Monday, Aug 15, 2022

We Welcome Mann’s Decision But Will Not Accept Any Committee: Protesting Farmers

The protesting farmers have expressed their apprehension that the new laws would pave the way for eliminating the safety cushion of the MSP.

Representational image PTI photo

The decision of Bharatiya Kisan Union president Bhupinder Singh Mann's decision to recuse himself from a Supreme Court-appointed committee on Thursday was welcomed by the protesting farmer unions, but the farmers also said that they do not want any panel and will not settle for anything less than the repeal of the three contentious farm laws.

They said the other three members of the committee should follow suit as the protesting farmer unions had never demanded the formation of any committee to resolve the impasse between farmers and the Centre over the new farm laws.

Some farmer union leaders also invited Bhupinder Mann to join the agitation against the Centre's agri laws.

Mann said he is thankful to the apex court for nominating him on the panel but would give up any position to prevent farmers’ interests from being compromised.

Farmer unions and opposition parties had raised doubts over the composition of the panel, insisting that its members have been in favour of the three laws in the past.

"Mann's decision is a good step as there is no importance of any committee for farmer unions as it has not been our demand. Mann knew that no farmer union would appear before the court-appointed committee that's why he has taken this decision," farmer leader Gurnam Singh Chaduni told PTI.

Chaduni is a senior member of the Sankyukt Kisan Moarch -- an umbrella body of around 40 protesting unions. He said that farmer leaders will not appear before the committee even if the rest three members also recuse themselves and new members are appointed.

He asserted that farmers will not settle for anything less than the repeal of new agriculture laws.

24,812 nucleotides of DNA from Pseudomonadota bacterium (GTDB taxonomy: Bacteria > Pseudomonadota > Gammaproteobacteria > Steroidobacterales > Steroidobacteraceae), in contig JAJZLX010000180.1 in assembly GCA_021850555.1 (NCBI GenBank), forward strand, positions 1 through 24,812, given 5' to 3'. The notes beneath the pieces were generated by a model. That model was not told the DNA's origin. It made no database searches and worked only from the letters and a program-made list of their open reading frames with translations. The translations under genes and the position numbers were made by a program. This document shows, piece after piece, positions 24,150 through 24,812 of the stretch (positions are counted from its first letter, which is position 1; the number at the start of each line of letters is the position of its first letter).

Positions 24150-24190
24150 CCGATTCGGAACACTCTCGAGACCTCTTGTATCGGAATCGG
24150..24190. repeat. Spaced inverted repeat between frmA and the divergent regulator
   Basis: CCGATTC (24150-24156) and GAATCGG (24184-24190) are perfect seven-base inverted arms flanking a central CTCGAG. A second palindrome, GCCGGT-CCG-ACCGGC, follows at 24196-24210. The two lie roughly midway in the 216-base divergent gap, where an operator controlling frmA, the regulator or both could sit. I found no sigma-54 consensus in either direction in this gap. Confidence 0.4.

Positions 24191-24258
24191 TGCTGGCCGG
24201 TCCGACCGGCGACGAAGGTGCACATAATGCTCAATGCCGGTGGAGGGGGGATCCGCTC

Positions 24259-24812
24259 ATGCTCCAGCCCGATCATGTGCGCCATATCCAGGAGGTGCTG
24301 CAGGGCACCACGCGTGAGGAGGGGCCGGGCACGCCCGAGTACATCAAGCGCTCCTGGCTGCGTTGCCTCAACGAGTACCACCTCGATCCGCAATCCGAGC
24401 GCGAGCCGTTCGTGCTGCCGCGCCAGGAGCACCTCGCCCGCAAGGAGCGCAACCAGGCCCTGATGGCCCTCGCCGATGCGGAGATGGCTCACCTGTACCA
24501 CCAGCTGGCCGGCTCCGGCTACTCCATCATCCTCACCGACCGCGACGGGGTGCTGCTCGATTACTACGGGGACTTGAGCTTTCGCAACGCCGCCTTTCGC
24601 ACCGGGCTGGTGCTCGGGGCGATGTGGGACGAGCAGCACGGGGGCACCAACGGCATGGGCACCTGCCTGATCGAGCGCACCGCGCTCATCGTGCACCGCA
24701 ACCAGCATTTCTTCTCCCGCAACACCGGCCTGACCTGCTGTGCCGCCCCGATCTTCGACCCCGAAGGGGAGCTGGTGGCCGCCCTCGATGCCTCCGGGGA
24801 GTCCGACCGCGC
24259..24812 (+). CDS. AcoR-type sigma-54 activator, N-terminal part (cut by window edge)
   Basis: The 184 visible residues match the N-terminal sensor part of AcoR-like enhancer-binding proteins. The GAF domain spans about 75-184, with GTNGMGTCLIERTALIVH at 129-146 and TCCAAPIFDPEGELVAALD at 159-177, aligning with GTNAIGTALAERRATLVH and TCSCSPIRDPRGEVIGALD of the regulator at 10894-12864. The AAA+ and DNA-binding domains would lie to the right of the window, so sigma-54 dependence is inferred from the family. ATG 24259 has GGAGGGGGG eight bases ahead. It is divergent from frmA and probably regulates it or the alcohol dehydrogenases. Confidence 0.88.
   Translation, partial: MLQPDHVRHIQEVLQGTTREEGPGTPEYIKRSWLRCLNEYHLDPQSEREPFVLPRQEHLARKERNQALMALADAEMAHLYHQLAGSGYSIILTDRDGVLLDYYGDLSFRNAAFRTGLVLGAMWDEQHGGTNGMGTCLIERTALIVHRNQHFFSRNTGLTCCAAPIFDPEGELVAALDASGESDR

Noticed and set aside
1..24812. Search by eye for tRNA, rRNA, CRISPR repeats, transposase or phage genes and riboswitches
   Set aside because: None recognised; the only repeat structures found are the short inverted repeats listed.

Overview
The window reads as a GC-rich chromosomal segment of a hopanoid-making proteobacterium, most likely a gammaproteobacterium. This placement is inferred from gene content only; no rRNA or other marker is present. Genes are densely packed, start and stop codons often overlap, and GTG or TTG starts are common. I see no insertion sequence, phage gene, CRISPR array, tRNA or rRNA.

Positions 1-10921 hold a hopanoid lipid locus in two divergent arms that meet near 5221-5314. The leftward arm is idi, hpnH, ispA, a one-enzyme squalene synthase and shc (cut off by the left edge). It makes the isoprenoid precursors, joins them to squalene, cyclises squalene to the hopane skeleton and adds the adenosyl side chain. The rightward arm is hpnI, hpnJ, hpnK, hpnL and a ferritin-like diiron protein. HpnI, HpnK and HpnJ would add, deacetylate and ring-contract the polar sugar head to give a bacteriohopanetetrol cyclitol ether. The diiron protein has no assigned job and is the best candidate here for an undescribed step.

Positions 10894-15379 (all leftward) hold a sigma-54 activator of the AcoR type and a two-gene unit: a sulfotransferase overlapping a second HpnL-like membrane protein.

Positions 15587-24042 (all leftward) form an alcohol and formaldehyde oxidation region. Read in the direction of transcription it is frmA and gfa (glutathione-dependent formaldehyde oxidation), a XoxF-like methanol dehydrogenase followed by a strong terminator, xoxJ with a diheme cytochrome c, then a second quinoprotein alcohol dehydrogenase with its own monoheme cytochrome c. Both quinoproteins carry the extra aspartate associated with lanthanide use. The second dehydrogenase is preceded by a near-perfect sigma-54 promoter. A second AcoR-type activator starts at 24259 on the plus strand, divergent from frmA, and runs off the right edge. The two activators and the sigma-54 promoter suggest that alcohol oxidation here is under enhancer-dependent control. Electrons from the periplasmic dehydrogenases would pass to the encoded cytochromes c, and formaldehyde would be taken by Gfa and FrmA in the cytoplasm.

Another farmer leader, Abhimanyu Kohar, said that government knows that the court cannot repeal the laws and that it should stop playing with the sentiments of farmers who have been camping at several Delhi borders since November 28.

"This is a good thing that Mann has recused himself from the committee. Forming a committee is not a solution. The new farm laws have been enacted by Parliament and the court cannot do much. The government knows this that's why we are asking the government to repeal these three laws," Kohar said.

Asked whether union leaders would attend the next round of talks with the government scheduled for Friday, he said that they are not against any dialogue and that they will hold talks with Union ministers.

Bhartiya Kisan Union leader Rakesh Tikait also welcomed Mann's decision and invited him to join the ongoing agitation against the three laws.

Sukhdev Singh, Punjab general secretary of BKU Ekta Ugrahan, said that they will accept any committee only if the government repeals the three farm laws first.

Farmer leader Harinder Singh Lakhowal also said that they will not call off their protest until the government repeals these laws and gives a legal guarantee on minimum support price for their crops.

Earlier this week, the Supreme Court stayed the implementation of the three central laws till further orders and announced the formation of the committee to hear the grievances of the farmers and the opinion of the government.

Apart from Mann, Shetkari Sanghatana (Maharashtra) president Anil Ghanwat, International Food Policy Research Institute's Pramod Kumar Joshi and agriculture economist Ashok Gulati were appointed on the panel.

Thousands of farmers, mostly from Punjab and Haryana, have been camping at several Delhi border points, demanding a complete repeal of the three farm laws and legal guarantee of minimum support price for their crops.

Enacted in September last year, the three laws have been projected by the Centre as major reforms in the agriculture sector that will remove middlemen and allow farmers to sell their produce anywhere in the country.

However, the protesting farmers have expressed their apprehension that the new laws would pave the way for eliminating the safety cushion of the MSP and do away with the "mandi" (wholesale market) system, leaving them at the mercy of big corporates.

With PTI inputs